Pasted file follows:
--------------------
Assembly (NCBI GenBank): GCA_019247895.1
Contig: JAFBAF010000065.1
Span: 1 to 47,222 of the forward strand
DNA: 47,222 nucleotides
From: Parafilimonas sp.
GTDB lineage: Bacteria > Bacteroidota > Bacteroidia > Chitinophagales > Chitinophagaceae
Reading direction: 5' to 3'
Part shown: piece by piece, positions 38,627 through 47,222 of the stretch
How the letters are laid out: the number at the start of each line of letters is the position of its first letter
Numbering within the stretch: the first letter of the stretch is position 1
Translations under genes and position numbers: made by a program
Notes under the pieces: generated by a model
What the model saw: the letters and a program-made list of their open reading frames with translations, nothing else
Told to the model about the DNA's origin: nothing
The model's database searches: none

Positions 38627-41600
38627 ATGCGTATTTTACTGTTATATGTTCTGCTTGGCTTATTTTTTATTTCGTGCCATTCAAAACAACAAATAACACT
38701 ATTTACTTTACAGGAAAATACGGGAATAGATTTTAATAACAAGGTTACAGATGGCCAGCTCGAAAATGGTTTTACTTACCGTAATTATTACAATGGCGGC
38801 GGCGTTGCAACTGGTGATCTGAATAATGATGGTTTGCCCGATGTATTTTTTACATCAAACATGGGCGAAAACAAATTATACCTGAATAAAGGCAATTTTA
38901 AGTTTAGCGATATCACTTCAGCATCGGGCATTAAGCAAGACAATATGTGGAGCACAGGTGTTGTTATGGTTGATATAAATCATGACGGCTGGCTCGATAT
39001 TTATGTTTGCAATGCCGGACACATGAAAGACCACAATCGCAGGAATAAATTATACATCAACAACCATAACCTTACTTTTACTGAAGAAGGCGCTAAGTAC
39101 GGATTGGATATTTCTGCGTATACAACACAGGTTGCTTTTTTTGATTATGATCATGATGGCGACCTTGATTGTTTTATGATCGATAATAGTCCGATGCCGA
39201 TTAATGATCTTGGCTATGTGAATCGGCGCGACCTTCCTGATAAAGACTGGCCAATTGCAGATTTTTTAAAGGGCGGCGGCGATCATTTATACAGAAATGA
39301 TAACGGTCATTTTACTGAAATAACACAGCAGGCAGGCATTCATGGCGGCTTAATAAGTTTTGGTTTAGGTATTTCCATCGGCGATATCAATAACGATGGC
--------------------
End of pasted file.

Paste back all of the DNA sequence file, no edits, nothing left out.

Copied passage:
Assembly (NCBI GenBank): GCA_019247895.1
Contig: JAFBAF010000065.1
Span: 1 to 47,222 of the forward strand
DNA: 47,222 nucleotides
From: Parafilimonas sp.
GTDB lineage: Bacteria > Bacteroidota > Bacteroidia > Chitinophagales > Chitinophagaceae
Reading direction: 5' to 3'
Part shown: piece by piece, positions 38,627 through 47,222 of the stretch
How the letters are laid out: the number at the start of each line of letters is the position of its first letter
Numbering within the stretch: the first letter of the stretch is position 1
Translations under genes and position numbers: made by a program
Notes under the pieces: generated by a model
What the model saw: the letters and a program-made list of their open reading frames with translations, nothing else
Told to the model about the DNA's origin: nothing
The model's database searches: none

Positions 38627-41600
38627 ATGCGTATTTTACTGTTATATGTTCTGCTTGGCTTATTTTTTATTTCGTGCCATTCAAAACAACAAATAACACT
38701 ATTTACTTTACAGGAAAATACGGGAATAGATTTTAATAACAAGGTTACAGATGGCCAGCTCGAAAATGGTTTTACTTACCGTAATTATTACAATGGCGGC
38801 GGCGTTGCAACTGGTGATCTGAATAATGATGGTTTGCCCGATGTATTTTTTACATCAAACATGGGCGAAAACAAATTATACCTGAATAAAGGCAATTTTA
38901 AGTTTAGCGATATCACTTCAGCATCGGGCATTAAGCAAGACAATATGTGGAGCACAGGTGTTGTTATGGTTGATATAAATCATGACGGCTGGCTCGATAT
39001 TTATGTTTGCAATGCCGGACACATGAAAGACCACAATCGCAGGAATAAATTATACATCAACAACCATAACCTTACTTTTACTGAAGAAGGCGCTAAGTAC
39101 GGATTGGATATTTCTGCGTATACAACACAGGTTGCTTTTTTTGATTATGATCATGATGGCGACCTTGATTGTTTTATGATCGATAATAGTCCGATGCCGA
39201 TTAATGATCTTGGCTATGTGAATCGGCGCGACCTTCCTGATAAAGACTGGCCAATTGCAGATTTTTTAAAGGGCGGCGGCGATCATTTATACAGAAATGA
39301 TAACGGTCATTTTACTGAAATAACACAGCAGGCAGGCATTCATGGCGGCTTAATAAGTTTTGGTTTAGGTATTTCCATCGGCGATATCAATAACGATGGC